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Traumatic stress can drastically change the brain’s chemistry and structure. Depending on the type of traumatic stress, these effects can range from minor to severe impacts on the ways we function; from heightened anxiety and difficulty managing emotions to impulsive actions and PTSD, these changes are symptoms that can occur after a traumatic and stressful event. 

Especially for Veterans, trauma responses and PTSD impact daily life in detrimental ways, but how exactly does trauma affect your brain, and what effects does it leave behind? There are dozens of symptoms associated with PTSD: insomnia, nightmares, flashbacks, irritability, negative thoughts and feelings that could lead to suicidal thoughts, depression, and anxiety are just a handful. During National PTSD Awareness Month, we want to help raise awareness for people suffering from Post-Traumatic Stress Disorder and show survivors across the country that it’s not a bad thing to get help when you need it. PTSD and trauma are often considered “invisible” wounds, but they can have a major effect on our brains and bodies. Here are three places in the brain that trauma physically alters, as well as a few resources in order to help Veterans and other PTSD sufferers find ways to get assistance.

  1. The Amygdala

The amygdala helps regulate how we respond to emotions and tackle fear, as well as emotional memories. Traumatic stress over-activates the amygdala, and as a result, our fear responses become more intense; memories of traumatic events become nightmares that interrupt sleep and flashbacks that can prevent us from functioning in daily life. An overactive amygdala can also lead to chronic stress, increased irritation, insomnia, and restlessness. When we are reminded of a traumatic event, the overactive amygdala responds in the same way as if we were experiencing that trauma for the first time– again and again, despite how the traumatic event is over. This reaction makes us feel constantly on edge, constantly stressed and on high-alert when the traumatic event has long passed.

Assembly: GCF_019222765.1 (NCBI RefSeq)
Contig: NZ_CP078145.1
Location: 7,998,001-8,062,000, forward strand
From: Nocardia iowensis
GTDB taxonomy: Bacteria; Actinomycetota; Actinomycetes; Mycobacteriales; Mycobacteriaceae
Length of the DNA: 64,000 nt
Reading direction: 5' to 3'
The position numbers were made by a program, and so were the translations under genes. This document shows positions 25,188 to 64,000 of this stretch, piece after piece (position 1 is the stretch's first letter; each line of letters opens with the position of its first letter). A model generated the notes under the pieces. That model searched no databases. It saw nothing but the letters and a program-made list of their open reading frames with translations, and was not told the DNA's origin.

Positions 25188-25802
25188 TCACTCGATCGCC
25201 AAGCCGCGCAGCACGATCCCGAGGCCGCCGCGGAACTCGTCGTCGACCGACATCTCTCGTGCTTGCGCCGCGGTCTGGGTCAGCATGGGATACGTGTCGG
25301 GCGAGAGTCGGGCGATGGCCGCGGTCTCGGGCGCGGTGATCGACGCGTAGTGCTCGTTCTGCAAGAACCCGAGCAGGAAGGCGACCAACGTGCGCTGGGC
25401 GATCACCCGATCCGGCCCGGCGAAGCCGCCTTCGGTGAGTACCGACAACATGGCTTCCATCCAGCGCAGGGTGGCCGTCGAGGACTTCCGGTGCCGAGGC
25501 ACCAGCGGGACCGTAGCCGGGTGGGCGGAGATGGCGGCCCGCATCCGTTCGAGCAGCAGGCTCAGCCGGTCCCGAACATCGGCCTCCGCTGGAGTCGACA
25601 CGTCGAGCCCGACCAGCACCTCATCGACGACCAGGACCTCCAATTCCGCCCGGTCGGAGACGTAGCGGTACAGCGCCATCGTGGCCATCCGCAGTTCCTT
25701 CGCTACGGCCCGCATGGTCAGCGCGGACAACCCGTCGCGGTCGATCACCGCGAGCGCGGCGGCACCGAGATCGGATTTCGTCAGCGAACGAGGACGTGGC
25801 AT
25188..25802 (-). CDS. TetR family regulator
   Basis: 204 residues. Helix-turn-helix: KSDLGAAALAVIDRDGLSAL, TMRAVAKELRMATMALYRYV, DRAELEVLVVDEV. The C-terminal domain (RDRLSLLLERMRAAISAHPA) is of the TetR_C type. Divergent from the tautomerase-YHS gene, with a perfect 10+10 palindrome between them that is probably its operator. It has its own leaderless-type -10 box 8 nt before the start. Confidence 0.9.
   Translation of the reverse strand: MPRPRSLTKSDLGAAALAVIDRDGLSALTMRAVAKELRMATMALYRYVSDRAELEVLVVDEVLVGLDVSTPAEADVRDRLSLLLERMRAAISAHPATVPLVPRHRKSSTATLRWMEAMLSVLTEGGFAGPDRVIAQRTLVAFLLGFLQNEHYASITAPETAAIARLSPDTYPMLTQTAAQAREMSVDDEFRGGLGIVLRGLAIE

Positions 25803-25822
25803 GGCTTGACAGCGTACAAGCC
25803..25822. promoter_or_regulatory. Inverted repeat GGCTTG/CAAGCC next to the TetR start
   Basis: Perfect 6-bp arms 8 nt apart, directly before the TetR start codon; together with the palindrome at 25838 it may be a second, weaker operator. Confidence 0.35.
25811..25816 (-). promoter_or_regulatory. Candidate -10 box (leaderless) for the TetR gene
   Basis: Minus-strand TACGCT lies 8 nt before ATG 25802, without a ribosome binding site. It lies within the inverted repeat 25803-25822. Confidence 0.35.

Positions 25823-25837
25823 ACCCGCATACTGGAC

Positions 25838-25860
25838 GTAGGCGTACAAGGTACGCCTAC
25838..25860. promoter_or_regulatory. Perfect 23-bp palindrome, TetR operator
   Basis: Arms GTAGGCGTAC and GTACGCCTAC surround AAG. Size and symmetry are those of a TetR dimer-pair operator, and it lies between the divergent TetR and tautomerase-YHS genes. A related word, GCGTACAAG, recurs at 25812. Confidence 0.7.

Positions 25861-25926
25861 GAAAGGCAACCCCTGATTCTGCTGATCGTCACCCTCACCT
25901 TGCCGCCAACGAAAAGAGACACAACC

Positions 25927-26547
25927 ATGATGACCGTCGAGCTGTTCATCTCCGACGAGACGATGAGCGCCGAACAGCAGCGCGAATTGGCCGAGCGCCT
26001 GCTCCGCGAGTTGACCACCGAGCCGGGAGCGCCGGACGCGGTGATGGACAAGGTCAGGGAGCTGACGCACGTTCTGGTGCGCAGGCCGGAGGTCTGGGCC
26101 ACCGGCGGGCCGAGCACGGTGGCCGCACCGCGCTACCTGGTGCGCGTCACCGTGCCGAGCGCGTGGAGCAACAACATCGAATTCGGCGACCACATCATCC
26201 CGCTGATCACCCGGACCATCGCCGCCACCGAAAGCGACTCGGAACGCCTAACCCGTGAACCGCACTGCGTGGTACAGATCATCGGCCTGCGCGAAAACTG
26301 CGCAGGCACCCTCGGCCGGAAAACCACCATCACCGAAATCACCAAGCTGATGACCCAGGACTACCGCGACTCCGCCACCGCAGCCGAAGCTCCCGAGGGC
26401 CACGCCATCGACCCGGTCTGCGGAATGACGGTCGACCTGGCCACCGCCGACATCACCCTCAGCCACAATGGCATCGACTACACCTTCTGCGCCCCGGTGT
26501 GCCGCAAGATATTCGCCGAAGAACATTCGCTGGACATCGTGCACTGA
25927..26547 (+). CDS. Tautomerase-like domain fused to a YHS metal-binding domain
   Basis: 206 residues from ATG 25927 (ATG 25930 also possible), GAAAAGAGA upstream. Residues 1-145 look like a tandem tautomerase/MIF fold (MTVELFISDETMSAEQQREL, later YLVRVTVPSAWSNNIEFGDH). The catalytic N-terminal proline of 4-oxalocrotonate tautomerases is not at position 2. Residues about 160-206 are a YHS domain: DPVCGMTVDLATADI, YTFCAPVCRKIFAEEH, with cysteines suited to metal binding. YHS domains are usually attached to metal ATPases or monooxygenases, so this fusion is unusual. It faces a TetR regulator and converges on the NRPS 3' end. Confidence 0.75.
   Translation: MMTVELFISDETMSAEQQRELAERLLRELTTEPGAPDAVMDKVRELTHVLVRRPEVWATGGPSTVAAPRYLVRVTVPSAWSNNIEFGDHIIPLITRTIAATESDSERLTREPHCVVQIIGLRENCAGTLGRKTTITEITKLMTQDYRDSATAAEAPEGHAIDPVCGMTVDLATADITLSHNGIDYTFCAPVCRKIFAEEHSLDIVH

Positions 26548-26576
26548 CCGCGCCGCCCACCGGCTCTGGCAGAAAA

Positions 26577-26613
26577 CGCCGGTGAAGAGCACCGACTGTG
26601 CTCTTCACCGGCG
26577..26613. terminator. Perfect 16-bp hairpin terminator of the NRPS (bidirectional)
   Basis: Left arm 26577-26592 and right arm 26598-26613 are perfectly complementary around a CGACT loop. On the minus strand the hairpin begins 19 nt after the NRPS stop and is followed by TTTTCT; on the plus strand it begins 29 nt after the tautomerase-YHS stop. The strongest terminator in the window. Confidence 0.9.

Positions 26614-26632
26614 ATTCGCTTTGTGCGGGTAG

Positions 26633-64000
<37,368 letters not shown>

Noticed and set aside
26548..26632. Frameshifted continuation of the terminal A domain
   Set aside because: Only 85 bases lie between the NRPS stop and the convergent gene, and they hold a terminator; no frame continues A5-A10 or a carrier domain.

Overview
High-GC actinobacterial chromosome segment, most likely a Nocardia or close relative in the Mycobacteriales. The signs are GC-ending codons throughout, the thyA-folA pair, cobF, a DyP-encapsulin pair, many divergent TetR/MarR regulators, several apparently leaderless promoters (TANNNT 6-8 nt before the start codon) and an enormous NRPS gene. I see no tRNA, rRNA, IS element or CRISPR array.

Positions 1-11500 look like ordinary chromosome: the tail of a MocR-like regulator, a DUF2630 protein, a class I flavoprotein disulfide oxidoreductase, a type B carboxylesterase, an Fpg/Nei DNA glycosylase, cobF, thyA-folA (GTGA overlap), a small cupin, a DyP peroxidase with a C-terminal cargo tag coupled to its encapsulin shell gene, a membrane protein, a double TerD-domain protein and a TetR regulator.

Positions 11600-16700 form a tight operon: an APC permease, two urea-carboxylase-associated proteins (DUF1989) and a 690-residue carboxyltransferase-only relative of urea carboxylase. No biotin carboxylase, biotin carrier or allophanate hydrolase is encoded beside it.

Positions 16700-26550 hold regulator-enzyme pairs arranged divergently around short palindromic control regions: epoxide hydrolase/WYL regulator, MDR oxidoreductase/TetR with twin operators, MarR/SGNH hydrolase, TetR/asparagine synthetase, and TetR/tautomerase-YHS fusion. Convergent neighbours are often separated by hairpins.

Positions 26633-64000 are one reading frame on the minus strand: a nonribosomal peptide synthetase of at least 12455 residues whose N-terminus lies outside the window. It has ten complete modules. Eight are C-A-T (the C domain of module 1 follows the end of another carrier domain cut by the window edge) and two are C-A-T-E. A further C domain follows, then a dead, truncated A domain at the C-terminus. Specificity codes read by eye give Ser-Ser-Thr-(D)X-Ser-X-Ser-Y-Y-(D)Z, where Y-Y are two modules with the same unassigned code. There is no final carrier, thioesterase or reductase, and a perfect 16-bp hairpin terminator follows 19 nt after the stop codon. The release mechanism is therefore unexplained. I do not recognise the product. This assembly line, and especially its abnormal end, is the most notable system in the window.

In order to help relax the overactive amygdala, regulating your breathing can be a very powerful tool to master. Work to slow your breathing down to a calm rhythm that feels natural, and focus on how your body feels as you breathe. Acknowledging that your body feels this way, rather than trying to ignore it, can help you push past the trigger and take stock of your feelings. After you’ve calmed down, think about what activated the response, how you felt during the panic, and consider how you can avoid the trigger in the future. 

  1. The Prefrontal Cortex

The prefrontal cortex helps us interpret our emotions, control impulses, and solve complex problems with reasoning. Studies show that traumatic stress can decrease functionality in the prefrontal cortex, meaning that our ability to solve those complex problems and manage our emotions decreases in skill. As a result, logical thinking becomes much more difficult, and we become incapable of controlling our fear. Normally, the amygdala will sense a negative emotion, and the prefrontal cortex will create a reaction to this emotion– after a traumatic event, the rational reaction to that same emotion is overridden, and the prefrontal cortex struggles to regulate fear from other emotions. As a result, all negative emotions come with a side of fear that cannot go away, even if you feel safe in the moment.